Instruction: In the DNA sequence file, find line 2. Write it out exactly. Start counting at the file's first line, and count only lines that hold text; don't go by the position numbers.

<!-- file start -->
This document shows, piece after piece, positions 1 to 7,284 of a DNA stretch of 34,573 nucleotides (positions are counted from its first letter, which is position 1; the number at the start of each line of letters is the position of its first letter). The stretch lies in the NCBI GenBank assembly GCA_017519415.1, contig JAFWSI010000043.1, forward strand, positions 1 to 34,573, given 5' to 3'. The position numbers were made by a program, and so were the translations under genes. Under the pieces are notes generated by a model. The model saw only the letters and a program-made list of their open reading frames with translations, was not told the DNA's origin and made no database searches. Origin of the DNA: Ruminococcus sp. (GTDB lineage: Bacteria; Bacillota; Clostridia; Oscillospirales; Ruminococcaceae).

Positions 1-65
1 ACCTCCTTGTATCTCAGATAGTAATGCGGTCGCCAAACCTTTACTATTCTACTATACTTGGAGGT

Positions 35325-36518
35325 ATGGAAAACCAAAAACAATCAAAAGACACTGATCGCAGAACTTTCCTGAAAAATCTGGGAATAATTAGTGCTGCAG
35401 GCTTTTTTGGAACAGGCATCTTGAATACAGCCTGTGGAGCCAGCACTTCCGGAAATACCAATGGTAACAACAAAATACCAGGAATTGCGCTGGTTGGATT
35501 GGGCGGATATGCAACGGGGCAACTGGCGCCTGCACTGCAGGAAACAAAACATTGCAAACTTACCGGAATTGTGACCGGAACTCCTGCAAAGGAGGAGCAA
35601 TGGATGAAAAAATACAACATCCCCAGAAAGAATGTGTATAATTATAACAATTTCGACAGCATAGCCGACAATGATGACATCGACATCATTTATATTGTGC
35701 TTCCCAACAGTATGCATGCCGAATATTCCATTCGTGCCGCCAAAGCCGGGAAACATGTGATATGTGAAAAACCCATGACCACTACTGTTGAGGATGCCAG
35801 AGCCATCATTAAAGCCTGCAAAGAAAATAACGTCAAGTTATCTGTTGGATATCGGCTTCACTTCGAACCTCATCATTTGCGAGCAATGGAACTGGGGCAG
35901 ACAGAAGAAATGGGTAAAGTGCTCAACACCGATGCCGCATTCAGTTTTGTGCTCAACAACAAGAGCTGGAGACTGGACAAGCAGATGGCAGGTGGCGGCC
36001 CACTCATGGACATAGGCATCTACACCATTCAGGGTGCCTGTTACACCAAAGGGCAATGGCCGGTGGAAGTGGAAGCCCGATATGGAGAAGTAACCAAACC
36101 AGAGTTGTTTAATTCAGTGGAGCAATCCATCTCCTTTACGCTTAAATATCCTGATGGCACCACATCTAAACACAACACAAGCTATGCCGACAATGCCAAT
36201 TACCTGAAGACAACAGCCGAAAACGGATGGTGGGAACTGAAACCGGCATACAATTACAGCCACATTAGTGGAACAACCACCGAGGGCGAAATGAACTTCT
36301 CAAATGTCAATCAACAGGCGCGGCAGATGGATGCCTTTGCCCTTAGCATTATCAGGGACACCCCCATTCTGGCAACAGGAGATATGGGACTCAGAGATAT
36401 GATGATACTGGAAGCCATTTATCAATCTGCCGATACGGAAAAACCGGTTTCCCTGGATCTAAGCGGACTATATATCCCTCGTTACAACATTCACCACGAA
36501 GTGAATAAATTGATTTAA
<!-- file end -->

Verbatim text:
Positions 1-65